- Published Date
- Francis Frangipane
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I love the Word of God. I have a burning passion that my words, whether written or spoken, might be filled with the substance of God. I love comparing translations, researching commentaries and then using that holy information to prepare teachings.
Several years ago, however, I found myself being corrected by the Lord. I had spent too much time preparing my message for a service. Suddenly, the Holy Spirit interrupted my study to recalibrate my focus. He said, "I have called you, not just to prepare sermons, but to prepare people."
This was a subtle, but profoundly significant correction. I was reminded of John the Baptist who was sent as a "forerunner before [the Messiah]." God had called John "to make ready a people prepared for the Lord" (Luke 1:17).
There is a difference between preparing a message about God and preparing a people for God. Obviously, sermon preparation is very important, but it is not an end in itself. The goal is to equip and train people to represent Christ.
As we approach the end of this age, I believe our Father is in the process of training people to serve during the last great harvest. Our destiny as Christians is to "grow up in all aspects into Him who is the head, even Christ" (Eph. 4:15). This means, we must not only know that Jesus heals but know who He intends to heal and how He wants to heal them.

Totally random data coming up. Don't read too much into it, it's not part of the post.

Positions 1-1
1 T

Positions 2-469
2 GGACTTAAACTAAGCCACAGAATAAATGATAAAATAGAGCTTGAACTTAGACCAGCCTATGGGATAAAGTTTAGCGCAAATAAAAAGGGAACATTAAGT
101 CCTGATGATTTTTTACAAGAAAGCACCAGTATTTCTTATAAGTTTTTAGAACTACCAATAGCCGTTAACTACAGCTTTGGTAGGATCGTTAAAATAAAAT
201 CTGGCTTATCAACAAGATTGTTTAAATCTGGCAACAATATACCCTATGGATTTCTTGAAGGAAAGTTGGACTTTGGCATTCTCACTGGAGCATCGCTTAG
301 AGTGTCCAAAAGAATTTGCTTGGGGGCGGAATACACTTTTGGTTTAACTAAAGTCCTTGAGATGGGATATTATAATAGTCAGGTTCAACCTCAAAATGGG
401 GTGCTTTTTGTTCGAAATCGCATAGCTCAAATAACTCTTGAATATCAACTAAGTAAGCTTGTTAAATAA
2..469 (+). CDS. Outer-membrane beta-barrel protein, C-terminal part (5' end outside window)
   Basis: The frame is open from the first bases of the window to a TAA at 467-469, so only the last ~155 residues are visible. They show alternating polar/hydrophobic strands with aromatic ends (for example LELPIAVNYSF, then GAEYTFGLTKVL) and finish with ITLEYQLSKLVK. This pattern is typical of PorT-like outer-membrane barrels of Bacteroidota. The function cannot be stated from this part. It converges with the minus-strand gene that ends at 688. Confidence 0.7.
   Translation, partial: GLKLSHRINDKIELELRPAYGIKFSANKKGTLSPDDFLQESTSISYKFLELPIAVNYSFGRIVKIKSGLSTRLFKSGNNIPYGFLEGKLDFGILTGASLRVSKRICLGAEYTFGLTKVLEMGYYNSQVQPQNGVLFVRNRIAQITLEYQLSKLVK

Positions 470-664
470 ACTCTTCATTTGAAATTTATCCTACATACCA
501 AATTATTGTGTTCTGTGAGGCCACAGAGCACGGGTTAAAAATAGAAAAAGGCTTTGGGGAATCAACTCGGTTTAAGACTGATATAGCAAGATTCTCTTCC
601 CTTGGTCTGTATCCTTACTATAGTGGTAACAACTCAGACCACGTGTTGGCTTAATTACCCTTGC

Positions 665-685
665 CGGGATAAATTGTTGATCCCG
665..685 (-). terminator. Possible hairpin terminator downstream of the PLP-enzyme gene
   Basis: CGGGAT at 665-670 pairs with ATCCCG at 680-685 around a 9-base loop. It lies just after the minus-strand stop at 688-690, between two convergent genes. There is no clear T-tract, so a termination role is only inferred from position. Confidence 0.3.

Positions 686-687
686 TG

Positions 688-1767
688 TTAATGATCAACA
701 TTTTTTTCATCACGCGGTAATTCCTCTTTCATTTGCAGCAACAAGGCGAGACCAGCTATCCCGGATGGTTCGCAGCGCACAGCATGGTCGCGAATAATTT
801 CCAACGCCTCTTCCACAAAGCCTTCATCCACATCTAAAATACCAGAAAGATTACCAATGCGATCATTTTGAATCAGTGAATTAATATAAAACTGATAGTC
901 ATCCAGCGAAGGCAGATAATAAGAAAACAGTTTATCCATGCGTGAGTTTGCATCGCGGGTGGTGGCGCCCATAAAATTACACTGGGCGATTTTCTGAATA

You see, our quest is not only to possess accurate theology, but that the actual "life of Jesus also may be manifested in our mortal flesh" (2 Cor. 4:11).
Reward or Reproof
Our success in life is determined by one primary objective: how functionally transformed into Christ's likeness have we become? This reality - man created in the image of Christ - is the core purpose of our existence (Gen. 1; Rom. 8:29; etc). In my opinion, the Lord does not need to examine every individual thing we have ever done, good or evil. All things are already "open and laid bare" before Him (Heb. 4:13). What He will probe is the cumulative effect of our life's choices; He will measure how Christlike we have become.
If He sees that we were forgiving even when wounded; if He sees in us a heart that holds fast its faith even in times of adversity; if He finds us to be truly repentant and genuinely humble, even when we could boast; and if He sees we are committed to a life of love, we will have fulfilled the purpose of God. We will receive a great reward.
If, however, the Lord sees in us a soul easily offended or that we blame others for our joyless, angry attitude; if He scans our inner man and finds we are self-righteous and judgmental; or if our conscience alternately either accuses or defends ourselves, then we will render an account for our life at the judgement seat of Christ (Rom. 1:29, 2:5; 2 Cor. 5:10; Heb. 9:27).
Thus, it is of the utmost importance that we settle the eternal goal for our lives. Are we seizing life's opportunities to appropriate Christ or are we mostly coasting? Let us say with vision and assurance, I am preparing myself for God!